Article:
The lining of the intestine is the most rapidly-renewing tissue in the body. Routine shedding of epithelial cells from this lining is a key element of tissue turnover, and is thus essential to maintaining optimal health. Altered shedding is associated with multiple disorders, ranging from inflammatory bowel disease (IBD) to colorectal cancer.
Researchers at The Saban Research Institute of Children’s Hospital Los Angeles (CHLA) looked at ways such shedding and cell regeneration are controlled in healthy intestine. Their study, currently published online by the Journal of Cell Science, showed that shedding is negatively regulated by epidermal growth factor (EGF) – an important driver of intestinal growth and differentiation.
“We found that, surprisingly, EGF suppresses shedding of epithelial cells in the intestine through a selective, MAPK-dependent signaling pathway,” said CHLA researcher Mark R. Frey, who is also an assistant professor of Pediatrics and Biochemistry at the Keck School of Medicine of the University of Southern California. His team used coordinated in vitro models (cell culture and 3-D culture systems) to study the effects of blocking MAPK pathways. Similar results were found in vivo, in a novel zebrafish model for intestinal epithelial shedding.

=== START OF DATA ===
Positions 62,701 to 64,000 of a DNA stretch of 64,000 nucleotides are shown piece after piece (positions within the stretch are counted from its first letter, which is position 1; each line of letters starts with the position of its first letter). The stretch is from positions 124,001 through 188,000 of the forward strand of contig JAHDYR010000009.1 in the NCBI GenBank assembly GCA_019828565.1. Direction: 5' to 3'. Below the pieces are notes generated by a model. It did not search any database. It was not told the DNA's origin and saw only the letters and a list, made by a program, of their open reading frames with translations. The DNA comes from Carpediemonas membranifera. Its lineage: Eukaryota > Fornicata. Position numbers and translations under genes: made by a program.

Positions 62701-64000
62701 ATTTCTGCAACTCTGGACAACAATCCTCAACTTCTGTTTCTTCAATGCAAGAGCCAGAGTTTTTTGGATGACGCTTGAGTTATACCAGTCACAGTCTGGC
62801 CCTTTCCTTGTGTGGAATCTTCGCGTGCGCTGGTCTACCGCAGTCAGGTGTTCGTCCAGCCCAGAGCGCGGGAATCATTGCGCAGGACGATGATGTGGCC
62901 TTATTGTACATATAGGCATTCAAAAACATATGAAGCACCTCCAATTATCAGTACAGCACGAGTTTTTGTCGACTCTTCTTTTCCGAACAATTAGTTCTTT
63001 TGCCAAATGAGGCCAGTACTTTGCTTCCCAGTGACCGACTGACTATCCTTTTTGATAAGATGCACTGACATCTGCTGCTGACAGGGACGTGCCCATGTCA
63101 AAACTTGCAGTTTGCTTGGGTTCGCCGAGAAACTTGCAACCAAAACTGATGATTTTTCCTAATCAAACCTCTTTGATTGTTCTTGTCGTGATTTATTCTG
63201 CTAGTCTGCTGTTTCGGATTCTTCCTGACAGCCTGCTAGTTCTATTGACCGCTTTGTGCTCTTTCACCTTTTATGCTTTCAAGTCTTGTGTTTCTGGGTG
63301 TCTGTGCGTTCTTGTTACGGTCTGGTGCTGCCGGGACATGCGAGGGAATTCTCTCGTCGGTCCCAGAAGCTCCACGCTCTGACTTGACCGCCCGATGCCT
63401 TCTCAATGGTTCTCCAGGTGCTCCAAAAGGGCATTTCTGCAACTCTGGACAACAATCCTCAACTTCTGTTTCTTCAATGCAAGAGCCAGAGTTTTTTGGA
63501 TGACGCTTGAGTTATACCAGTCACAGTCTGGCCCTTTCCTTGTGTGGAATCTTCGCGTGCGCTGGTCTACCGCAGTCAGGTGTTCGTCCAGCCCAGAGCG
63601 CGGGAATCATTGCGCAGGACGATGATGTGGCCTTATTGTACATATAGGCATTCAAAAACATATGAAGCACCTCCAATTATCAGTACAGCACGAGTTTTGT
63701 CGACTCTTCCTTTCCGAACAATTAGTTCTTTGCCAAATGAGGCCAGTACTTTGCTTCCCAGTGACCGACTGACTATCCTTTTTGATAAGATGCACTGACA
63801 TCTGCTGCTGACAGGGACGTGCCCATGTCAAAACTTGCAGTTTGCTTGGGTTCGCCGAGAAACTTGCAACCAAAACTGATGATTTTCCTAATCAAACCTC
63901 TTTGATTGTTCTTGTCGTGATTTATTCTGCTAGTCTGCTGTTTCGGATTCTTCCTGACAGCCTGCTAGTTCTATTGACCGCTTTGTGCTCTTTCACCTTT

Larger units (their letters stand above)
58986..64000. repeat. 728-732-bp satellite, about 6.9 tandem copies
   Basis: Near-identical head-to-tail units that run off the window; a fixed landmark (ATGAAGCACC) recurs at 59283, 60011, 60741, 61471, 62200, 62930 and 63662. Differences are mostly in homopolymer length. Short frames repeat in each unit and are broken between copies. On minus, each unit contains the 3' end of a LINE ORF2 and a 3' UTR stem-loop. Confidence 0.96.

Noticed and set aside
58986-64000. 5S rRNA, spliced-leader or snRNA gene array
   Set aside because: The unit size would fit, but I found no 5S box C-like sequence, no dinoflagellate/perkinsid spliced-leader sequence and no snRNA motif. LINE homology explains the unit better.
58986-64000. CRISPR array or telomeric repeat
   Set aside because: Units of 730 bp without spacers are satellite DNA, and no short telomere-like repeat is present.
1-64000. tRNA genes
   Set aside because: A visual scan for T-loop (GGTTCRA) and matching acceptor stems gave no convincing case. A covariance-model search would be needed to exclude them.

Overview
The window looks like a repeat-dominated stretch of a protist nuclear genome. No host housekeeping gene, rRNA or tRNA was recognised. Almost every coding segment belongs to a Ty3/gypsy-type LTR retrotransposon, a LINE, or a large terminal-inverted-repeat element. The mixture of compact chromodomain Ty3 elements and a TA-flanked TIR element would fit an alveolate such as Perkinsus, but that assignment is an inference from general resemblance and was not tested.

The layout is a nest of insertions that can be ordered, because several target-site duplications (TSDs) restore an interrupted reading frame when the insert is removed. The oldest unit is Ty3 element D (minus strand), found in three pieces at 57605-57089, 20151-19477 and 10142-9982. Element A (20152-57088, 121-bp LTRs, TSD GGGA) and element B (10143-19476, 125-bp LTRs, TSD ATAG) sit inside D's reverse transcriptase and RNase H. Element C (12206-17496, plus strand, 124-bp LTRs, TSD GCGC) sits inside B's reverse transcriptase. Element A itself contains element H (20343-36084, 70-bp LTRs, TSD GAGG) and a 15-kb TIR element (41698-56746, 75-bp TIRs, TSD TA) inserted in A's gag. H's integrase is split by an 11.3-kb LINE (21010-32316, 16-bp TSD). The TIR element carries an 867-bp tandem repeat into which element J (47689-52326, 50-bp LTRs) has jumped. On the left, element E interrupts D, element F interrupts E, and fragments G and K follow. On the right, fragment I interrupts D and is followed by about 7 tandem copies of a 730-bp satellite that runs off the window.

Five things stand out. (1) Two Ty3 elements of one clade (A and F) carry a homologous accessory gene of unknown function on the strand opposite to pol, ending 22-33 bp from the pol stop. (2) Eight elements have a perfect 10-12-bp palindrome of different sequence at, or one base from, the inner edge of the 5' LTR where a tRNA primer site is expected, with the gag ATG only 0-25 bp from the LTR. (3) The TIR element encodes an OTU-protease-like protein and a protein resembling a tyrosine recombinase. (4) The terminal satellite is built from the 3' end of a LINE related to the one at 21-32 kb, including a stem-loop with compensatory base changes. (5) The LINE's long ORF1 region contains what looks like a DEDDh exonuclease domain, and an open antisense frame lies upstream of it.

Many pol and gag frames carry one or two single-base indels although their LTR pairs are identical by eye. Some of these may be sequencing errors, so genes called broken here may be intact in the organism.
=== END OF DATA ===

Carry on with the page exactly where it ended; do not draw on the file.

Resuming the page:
This insight could identify potential targets for correcting pathological shedding in diseases such as IBD.